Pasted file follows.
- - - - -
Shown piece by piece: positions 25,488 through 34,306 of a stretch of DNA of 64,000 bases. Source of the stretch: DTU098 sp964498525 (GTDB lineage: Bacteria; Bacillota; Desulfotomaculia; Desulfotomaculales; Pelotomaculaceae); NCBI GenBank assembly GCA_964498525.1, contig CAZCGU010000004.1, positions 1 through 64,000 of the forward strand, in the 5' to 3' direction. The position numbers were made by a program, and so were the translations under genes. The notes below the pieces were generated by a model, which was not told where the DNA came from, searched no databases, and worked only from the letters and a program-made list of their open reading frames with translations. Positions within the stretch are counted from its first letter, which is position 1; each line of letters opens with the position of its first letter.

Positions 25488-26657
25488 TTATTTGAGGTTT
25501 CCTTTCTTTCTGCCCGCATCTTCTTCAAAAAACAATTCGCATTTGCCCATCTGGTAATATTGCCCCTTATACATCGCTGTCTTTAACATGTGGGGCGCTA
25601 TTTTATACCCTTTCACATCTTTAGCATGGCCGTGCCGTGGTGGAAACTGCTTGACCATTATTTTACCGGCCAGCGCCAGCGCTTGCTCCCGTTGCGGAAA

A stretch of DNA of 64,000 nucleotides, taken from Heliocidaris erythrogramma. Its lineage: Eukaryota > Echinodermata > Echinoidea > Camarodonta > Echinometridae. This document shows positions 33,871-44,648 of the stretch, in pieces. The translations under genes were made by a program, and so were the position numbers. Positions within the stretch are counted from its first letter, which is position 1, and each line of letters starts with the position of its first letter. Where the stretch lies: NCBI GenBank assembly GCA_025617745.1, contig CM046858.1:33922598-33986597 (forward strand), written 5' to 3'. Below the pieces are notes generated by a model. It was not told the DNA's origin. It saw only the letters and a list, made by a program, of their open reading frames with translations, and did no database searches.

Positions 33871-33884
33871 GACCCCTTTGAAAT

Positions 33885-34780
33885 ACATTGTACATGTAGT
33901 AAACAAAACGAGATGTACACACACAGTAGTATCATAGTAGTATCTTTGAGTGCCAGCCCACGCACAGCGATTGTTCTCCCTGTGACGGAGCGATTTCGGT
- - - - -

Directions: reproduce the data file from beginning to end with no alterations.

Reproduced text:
Shown piece by piece: positions 25,488 through 34,306 of a stretch of DNA of 64,000 bases. Source of the stretch: DTU098 sp964498525 (GTDB lineage: Bacteria; Bacillota; Desulfotomaculia; Desulfotomaculales; Pelotomaculaceae); NCBI GenBank assembly GCA_964498525.1, contig CAZCGU010000004.1, positions 1 through 64,000 of the forward strand, in the 5' to 3' direction. The position numbers were made by a program, and so were the translations under genes. The notes below the pieces were generated by a model, which was not told where the DNA came from, searched no databases, and worked only from the letters and a program-made list of their open reading frames with translations. Positions within the stretch are counted from its first letter, which is position 1; each line of letters opens with the position of its first letter.

Positions 25488-26657
25488 TTATTTGAGGTTT
25501 CCTTTCTTTCTGCCCGCATCTTCTTCAAAAAACAATTCGCATTTGCCCATCTGGTAATATTGCCCCTTATACATCGCTGTCTTTAACATGTGGGGCGCTA
25601 TTTTATACCCTTTCACATCTTTAGCATGGCCGTGCCGTGGTGGAAACTGCTTGACCATTATTTTACCGGCCAGCGCCAGCGCTTGCTCCCGTTGCGGAAA

A stretch of DNA of 64,000 nucleotides, taken from Heliocidaris erythrogramma. Its lineage: Eukaryota > Echinodermata > Echinoidea > Camarodonta > Echinometridae. This document shows positions 33,871-44,648 of the stretch, in pieces. The translations under genes were made by a program, and so were the position numbers. Positions within the stretch are counted from its first letter, which is position 1, and each line of letters starts with the position of its first letter. Where the stretch lies: NCBI GenBank assembly GCA_025617745.1, contig CM046858.1:33922598-33986597 (forward strand), written 5' to 3'. Below the pieces are notes generated by a model. It was not told the DNA's origin. It saw only the letters and a list, made by a program, of their open reading frames with translations, and did no database searches.

Positions 33871-33884
33871 GACCCCTTTGAAAT

Positions 33885-34780
33885 ACATTGTACATGTAGT
33901 AAACAAAACGAGATGTACACACACAGTAGTATCATAGTAGTATCTTTGAGTGCCAGCCCACGCACAGCGATTGTTCTCCCTGTGACGGAGCGATTTCGGT